This, to be honest.
Blogging and trying to fix my website so that it doesn’t resemble the haphazardness of someone totally without direction (*cough*, myself) has taken up most of the last five days. Thankfully I seem to be getting quicker at producing content and it’s made me contemplate how easily we can adopt habits. I wonder too how I could have lived without the stats tab on the computer, constantly checking it to see if I am indeed (as I mentioned in my very first post), writing into an internet void.
I haven’t been in contact with my boyfriend because he is three days deep into a meditation course which necessitates silence. There are seven further days to go. I might have found the separation difficult had we not been through a similar experience three times in the months of January and February. It feels somewhat cyclical to have the year finish itself off in the same fashion.
Preparing a post about what I have done inevitably leads me to think about what I haven’t done, and not in the sense of what I have not completed but rather from the perspective of feeling like I have to do things at all.
Every morning I wake up and tell myself that I have to do something today and, to be fair to myself, I do. It is as natural to me to write a list of tasks and activities as it is to flick the switch of the kettle and pour myself a tea to start off the morning.
It seems that I measure the success of a day by how much I do. I wouldn’t say I am a member of the ‘present moment’ fandom and I do take issue with people telling me I should just ‘be’ because I don’t think any of us know what we are saying when we say that. If I am doing, I am being too – am I not? My being can be defined by my actions and there can be nothing wrong with that. I like doing, is what I am trying to say. Days look better when you can look back over them before your eyes close for the night and think yes, I did something today.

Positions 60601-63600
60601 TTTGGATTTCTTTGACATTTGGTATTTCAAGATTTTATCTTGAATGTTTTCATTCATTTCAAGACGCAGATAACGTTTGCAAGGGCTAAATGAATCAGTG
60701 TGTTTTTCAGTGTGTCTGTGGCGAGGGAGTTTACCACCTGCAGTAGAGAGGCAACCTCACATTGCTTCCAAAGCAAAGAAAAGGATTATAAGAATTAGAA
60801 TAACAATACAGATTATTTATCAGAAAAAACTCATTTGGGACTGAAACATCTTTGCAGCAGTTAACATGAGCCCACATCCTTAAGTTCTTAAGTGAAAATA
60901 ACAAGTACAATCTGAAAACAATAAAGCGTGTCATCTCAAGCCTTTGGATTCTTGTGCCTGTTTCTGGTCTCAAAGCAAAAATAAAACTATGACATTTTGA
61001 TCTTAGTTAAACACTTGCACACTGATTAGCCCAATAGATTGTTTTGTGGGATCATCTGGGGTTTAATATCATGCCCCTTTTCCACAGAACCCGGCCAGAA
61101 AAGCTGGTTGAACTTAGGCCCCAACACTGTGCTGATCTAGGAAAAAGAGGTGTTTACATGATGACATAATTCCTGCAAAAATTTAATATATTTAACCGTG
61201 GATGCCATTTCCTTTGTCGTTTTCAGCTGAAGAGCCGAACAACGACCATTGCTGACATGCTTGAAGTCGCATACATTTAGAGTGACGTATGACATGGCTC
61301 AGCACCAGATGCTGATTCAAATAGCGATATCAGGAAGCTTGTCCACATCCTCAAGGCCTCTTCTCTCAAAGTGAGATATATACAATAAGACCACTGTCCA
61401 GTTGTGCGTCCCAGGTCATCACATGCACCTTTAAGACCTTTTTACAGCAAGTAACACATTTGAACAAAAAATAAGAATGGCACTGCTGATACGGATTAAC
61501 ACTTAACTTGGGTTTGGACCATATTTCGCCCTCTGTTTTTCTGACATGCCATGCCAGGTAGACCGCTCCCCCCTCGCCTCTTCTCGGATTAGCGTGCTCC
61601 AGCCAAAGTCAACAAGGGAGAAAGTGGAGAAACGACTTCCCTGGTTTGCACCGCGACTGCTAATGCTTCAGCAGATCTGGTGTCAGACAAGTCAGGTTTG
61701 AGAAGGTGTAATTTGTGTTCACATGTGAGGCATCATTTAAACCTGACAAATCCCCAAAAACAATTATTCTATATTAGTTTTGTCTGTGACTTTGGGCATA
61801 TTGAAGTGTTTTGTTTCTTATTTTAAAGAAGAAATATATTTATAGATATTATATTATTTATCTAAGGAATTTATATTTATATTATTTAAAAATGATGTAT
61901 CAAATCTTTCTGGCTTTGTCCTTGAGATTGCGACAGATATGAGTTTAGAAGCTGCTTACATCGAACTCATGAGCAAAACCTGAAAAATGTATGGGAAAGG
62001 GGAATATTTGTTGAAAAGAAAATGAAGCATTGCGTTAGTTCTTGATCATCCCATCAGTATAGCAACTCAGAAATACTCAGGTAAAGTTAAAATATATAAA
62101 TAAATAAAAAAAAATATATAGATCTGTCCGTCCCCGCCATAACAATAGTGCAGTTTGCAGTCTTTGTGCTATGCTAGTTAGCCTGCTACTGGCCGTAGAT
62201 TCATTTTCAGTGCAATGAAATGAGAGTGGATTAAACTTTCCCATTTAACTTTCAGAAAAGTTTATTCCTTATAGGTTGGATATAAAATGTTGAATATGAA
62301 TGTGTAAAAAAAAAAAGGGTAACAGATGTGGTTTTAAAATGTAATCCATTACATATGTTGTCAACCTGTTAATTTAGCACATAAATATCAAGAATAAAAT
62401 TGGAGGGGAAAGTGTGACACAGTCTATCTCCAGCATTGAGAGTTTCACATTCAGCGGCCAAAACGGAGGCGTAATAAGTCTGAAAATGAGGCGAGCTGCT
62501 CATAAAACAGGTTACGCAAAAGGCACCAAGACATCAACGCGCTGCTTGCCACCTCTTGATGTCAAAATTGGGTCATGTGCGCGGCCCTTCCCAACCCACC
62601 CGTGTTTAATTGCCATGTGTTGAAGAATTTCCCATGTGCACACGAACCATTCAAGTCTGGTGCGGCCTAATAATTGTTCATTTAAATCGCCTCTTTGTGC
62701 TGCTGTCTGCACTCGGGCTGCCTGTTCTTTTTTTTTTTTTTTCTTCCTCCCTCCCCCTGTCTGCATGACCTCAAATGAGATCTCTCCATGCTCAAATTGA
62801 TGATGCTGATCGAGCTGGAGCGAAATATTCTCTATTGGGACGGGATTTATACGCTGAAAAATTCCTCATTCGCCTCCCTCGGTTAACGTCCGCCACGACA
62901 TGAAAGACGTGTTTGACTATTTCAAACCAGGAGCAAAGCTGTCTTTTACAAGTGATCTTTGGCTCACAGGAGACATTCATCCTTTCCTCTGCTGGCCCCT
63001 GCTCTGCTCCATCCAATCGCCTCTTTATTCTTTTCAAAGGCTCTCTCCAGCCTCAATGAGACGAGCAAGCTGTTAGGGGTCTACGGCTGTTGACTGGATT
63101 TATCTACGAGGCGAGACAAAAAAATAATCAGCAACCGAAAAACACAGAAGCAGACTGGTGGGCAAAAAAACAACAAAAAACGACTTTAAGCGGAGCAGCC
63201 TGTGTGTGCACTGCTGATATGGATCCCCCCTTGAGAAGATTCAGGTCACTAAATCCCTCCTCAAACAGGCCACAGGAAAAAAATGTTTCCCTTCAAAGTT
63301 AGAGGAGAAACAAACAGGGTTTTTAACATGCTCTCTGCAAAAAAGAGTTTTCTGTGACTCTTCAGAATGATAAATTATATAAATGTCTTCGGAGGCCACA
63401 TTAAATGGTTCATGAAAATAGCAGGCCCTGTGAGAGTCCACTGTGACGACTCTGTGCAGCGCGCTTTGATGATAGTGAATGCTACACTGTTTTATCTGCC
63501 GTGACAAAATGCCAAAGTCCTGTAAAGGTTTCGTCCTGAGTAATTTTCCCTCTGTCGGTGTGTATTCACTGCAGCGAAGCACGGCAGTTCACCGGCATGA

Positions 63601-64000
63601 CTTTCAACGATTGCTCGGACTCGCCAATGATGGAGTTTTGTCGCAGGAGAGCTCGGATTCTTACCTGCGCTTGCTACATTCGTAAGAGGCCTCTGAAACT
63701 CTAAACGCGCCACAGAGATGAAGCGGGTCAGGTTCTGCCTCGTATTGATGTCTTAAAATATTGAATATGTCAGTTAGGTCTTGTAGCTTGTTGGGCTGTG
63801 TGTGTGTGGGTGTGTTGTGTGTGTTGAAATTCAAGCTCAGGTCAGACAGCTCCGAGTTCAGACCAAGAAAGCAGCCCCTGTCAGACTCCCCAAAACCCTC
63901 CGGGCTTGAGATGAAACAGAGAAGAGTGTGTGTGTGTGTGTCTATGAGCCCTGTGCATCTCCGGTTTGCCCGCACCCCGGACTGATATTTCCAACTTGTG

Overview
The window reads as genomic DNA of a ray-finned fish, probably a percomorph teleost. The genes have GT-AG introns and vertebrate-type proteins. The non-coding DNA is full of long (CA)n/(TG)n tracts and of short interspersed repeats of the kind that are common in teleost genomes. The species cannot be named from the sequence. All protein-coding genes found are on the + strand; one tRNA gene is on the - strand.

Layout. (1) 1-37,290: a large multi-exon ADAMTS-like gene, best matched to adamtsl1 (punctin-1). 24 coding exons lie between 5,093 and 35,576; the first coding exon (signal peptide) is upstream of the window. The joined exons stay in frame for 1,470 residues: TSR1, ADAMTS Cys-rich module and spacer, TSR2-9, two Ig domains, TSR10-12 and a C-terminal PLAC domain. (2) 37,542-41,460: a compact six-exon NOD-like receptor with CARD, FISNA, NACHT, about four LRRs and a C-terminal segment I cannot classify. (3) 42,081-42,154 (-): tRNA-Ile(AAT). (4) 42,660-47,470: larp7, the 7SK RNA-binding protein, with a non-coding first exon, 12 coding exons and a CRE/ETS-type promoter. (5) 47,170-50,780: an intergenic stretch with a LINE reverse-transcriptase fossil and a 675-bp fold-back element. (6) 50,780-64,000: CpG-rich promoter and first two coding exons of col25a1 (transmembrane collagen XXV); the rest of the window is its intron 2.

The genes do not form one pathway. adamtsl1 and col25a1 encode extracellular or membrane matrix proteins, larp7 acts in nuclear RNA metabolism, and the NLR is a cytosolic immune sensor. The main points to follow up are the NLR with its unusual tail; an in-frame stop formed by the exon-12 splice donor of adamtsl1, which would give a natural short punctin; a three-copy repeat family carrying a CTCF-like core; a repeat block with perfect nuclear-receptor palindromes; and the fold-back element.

Sometimes I find myself backing the idea that there is a kind of plan, a road map for each life, that despite what we may perceive as stumbling blocks is largely being followed no matter what. Destiny, though I really don’t like the word.
Like everything I think about, a counter-argument is never far behind. The problem I have in believing in destiny is that I feel it robs us of our autonomy. In other words no matter what we do, we are going to end up at the same destination. Indeed, the only way we can deviate is to make what is perceived as a mistake.
I suppose though what attracts me to it is much the same as that which turns me off. We could do nothing, or least stop trying so hard (which so often feels like fighting) and still wind up exactly where we are meant to be.
If that were the case then I could wake up every day during this month that I am taking time off and feel as if the day would be worth something just by virtue of the fact that I have woken up to it.
Would it beat making lists? Would I achieve anything by the end of November?
I don’t know, and I don’t know if I should have the obsession with achievement that I do. How do I help it though? Losing sight of feeling like I am doing something with my time means attempting to forge a new way of living, of measuring the value of it and of placing faith in some plan of action of which all my doing might actually be the architect.
On day six of my boyfriend’s time in India, I feel myself travelling in circles albeit in the company of some very good questions.